Just launched today, INTRO is meant for business, not social, networking. The app is built on top of LinkedIn, and includes messaging, privacy features and a premium “teleport” option that lets you virtually network with others anywhere in the world. In order not to limit itself only to INTRO users, the app also uses Facebook, Twitter and Foursquare data to display other nearby users.
Sonar, updated just in time for SXSW, has moved away from focusing on people checked into particular venues and now focuses more on finding recommended people nearby. The app separates your nearby friends from a section of nearby “relevant” people, who are ranked based on how many friends you have in common. Like Banjo, the app finds nearby users based on their check-ins in (or geotags) on Facebook, Twitter and Foursquare, but fills out user profiles with data that also includes LinkedIn info. Also, like most others in the space, Sonar can alert you when friends are nearby.
This app will be helpful to those at SXSW who are actually there to attend panels and presentations, not just parties. Why? Because EchoEcho can map your friends indoors, too. The app uses GPS outside then switches to Wi-Fi when you head indoors, using special tech from the startup WifiSlam to map out the interior of the buildings.
Launching just in time for SXSW, Kismet finds nearby people using ambient location data like Highlight and Glancee, but also finds them using active check-in data like Sonar. The app lets you create “pop up events,” too, which can then be discovered by other app users who are nearby (think “happy hour drinks,” “SXSW panel on social apps,” etc.). Nearby people are ranked based on degrees of separation, which extends beyond mutual friends. Kismet is also one of the few that lets you check-in to both Foursquare and Facebook, saving you that extra step.
Glassmap is more of a “Find My Friends” type of service, except one that works cross-platform (iPhone & Android). Built on top of Facebook, Glassmap finds your Facebook friends who are on Glassmap and plots their location in real-time on the map. You can selectively enable or disable who can see your current location, and the app makes smart use of server technology to preserve battery life.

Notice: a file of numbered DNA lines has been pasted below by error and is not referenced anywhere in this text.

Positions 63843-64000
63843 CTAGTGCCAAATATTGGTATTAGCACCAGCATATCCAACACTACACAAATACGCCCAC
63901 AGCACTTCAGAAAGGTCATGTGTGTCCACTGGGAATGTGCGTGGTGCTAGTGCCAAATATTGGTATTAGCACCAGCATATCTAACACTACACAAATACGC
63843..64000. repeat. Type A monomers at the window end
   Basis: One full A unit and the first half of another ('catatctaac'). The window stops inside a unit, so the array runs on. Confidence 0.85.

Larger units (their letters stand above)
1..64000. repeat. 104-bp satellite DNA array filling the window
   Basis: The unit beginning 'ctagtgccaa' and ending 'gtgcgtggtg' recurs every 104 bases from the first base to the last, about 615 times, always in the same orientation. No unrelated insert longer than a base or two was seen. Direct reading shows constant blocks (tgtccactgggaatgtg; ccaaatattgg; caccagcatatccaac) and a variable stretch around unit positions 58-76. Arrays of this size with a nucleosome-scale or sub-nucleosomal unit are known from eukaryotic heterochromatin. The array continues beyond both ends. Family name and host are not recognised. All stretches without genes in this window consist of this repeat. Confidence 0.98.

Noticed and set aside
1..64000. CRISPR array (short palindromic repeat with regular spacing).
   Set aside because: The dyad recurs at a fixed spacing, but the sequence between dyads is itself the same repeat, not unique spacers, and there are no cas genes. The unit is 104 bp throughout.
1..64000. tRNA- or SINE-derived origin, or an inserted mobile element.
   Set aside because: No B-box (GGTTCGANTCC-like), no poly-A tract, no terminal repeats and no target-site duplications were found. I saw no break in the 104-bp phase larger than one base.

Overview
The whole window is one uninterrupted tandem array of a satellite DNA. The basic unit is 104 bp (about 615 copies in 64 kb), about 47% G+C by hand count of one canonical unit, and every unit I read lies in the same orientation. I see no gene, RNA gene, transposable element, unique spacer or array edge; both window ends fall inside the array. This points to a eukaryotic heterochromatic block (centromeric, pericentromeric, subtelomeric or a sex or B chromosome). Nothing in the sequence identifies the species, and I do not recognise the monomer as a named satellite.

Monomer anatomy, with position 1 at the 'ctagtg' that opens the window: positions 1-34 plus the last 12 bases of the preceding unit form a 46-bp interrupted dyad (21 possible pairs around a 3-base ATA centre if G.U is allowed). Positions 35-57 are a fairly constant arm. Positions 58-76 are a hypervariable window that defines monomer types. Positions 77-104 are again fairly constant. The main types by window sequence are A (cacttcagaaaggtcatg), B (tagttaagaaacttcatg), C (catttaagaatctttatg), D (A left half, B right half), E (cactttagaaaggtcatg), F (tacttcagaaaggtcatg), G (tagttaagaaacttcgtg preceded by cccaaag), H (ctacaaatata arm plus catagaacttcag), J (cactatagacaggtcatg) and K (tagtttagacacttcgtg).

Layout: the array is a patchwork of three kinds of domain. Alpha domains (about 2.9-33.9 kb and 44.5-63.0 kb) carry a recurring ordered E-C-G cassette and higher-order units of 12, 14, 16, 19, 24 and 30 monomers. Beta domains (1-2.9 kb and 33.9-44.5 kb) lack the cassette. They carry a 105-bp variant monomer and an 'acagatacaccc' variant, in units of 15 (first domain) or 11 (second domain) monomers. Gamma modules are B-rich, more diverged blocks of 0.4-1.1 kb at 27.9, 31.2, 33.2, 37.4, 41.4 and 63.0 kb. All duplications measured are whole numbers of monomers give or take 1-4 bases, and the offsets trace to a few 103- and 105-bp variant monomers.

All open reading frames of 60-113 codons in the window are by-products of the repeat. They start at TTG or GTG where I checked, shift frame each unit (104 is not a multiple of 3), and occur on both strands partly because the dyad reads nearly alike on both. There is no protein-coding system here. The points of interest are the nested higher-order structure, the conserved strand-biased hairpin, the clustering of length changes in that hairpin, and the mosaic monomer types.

Not to be confused with INTRO, the business-focused app, ntro is for meeting people who share your interests. You can either enter in these interests manually, or have them imported from Facebook. The difference with ntro (which is almost like the social version of INTRO, surprisingly!), is that you can filter through search results by interests and set your own “top” interests very narrowly. (e.g., not just “music” but a name of a band). Ntro also allows you to message users who share interests in common with you.
Mingle is most similar to INTRO, in that its focus is on business networking. You join Mingle using either your LinkedIn account, Facebook account, or you can sign up directly. It will then show you who’s nearby and available for networking using your phone’s GPS. Like INTRO, you can specify your occupation and who you want to meet, but you can also post that “intro” to Facebook, if you choose. The key difference between Mingle and INTRO, however, is that users are ranked by proximity alone on Mingle – there isn’t an indication of the friends or friends of friends you may have in common.
Once you’ve read all of the descriptions, there are two things that kind of become clear…the location-based app industry is slowly moving into creating clones with different niches and those that are the same are becoming very difficult to differentiate themselves from one another. The goal of each of these applications is to help you network and find people, but in an area like SXSW, the one thing that services will want to be absolutely clear about is telling people who are often interested in why they should use your service why they’re different from the others in the marketplace. But as of this point, the best way for people to really figure out what the market leader is going to be is to simply download all the applications to their mobile device. Then, they’ll need to create a screen where all these apps can be easily accessed and then test them out one by one–take them for a test spin, if you will.
Quite frankly, I might just stick with Path or Foursquare and leave it at that this year at SXSW.
Photo Credit: Quandary by Reikhavoc/Flickr